The paints comprising the pigments of Examples 1 to 2 showed each an excellent gloss.
Test Example 3: Test on Fastness to Water
12 parts of a pigment as obtained in one of Examples 1 to 2 or Comparative Example 1 or a commercially available calcium lake pigment (C.I. Pigment Red 57:1), 84 parts of a urethane resin, 12 parts of methyl ethyl ketone and 150 parts of steel beads were introduced into a polyethylene bottle. The mixture was dispersed with a paint conditioner for 1 hour. Then, the steel beads were filtered off to thereby give a red ink. This red ink was drawn down on a sheet of nylon film with a 0.15 mm bar coater. Then, a filter paper was placed onto the colored face of the film and the composite sheet thus formed was sandwiched between two aluminum plates and clipped. After boiling in water for 1 hour, the filter paper was peeled off and the degree of the migration of the pigment thereto was determined by measuring the density with a Gretag densitometer. Table 3 shows the results.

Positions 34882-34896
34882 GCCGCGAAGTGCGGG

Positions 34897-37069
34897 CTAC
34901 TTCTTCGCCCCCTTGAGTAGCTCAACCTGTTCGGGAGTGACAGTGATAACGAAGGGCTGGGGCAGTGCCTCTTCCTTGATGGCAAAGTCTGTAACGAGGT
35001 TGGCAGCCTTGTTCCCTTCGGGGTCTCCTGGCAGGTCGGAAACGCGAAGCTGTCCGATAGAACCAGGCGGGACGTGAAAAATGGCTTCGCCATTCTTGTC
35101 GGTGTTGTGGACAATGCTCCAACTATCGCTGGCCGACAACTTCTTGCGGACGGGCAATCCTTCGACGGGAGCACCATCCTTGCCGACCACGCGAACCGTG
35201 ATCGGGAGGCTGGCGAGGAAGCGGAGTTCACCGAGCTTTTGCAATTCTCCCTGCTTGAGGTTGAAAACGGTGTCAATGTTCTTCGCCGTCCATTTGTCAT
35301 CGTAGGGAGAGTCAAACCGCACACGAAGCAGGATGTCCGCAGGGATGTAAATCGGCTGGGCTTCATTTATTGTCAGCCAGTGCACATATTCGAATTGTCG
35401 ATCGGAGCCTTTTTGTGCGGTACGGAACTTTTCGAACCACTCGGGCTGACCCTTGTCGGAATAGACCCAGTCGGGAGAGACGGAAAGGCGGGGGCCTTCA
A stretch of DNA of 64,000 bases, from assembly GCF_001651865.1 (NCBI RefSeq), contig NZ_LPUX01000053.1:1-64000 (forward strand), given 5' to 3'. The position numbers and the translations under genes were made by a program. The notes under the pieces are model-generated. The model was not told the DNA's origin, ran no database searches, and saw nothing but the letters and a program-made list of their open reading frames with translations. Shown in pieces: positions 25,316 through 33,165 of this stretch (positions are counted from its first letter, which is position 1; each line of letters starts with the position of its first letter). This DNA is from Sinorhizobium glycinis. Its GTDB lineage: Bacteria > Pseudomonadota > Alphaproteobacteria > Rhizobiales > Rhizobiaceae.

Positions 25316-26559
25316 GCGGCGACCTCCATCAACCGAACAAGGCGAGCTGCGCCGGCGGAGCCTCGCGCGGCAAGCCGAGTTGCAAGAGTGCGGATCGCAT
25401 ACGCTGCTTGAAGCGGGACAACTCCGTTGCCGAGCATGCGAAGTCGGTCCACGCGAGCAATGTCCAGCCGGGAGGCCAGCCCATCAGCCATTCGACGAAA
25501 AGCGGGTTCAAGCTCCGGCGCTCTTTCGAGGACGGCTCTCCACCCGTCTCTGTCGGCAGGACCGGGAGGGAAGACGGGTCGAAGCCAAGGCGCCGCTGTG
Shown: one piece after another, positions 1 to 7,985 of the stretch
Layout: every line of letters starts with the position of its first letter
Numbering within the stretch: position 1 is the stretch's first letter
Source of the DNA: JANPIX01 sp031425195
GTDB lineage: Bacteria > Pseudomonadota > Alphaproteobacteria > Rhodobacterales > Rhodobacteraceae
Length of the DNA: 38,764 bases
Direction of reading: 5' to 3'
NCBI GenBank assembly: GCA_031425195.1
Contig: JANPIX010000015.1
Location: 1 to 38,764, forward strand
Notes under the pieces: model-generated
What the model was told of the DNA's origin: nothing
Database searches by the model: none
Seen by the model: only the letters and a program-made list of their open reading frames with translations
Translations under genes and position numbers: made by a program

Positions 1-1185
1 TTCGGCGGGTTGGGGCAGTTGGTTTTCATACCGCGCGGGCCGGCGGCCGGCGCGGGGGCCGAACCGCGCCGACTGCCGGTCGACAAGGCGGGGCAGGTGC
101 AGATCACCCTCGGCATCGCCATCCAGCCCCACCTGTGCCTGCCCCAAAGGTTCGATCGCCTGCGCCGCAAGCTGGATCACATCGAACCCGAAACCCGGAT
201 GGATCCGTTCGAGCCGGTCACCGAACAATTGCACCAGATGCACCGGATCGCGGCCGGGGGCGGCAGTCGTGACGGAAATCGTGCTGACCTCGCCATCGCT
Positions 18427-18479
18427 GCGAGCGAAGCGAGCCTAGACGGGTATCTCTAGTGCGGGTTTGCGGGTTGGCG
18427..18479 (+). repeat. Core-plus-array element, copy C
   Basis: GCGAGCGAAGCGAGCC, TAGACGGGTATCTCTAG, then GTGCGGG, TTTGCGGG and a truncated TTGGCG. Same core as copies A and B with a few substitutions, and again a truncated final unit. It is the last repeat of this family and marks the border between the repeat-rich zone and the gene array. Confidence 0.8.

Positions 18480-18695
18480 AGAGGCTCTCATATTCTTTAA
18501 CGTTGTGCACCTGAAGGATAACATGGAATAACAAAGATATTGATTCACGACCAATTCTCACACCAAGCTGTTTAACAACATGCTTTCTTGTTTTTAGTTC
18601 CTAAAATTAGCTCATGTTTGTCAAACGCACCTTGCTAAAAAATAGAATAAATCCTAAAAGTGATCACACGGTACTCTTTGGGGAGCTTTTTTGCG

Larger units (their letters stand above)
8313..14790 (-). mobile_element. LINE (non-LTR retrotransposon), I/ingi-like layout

TABLE 3______________________________________          Gretag Density______________________________________Example 1        0.01Example 2        0.02Comparative      0.01Example 1C.I. Pigment Red 57:1            0.44______________________________________
The inks comprising the pigments of Examples 1 to 2 and Comparative Example 1 were superior to the C.I. Pigment Red 57:1 in fastness to water.
Test Example 4: Test on Fastness to Heat
A dry color comprising six parts of a pigment as obtained in one of Examples 1 to 2 or Comparative Example 1 and 2 parts of zinc stearate was blended with 1,200 parts of polypropylene. With the use of the resulting blend, a lithograph was formed with an in-line screw injection molding machine (3 ounces) at a molding temperature of 280° C. and at a residence time of 0 to 20 minutes. Then, the fastness to heat of each pigment was evaluated by measuring the color difference (ΔE). Table 4 shows the results.
              TABLE 4______________________________________       Color Difference       (ΔE)______________________________________Example 1     0.8Example 2     0.8Comparative   2.5Example 1______________________________________
The lithographs colored with the pigments as obtained in Examples 1 to 2 showed each a small color difference and a bright red color and was highly fast to heat.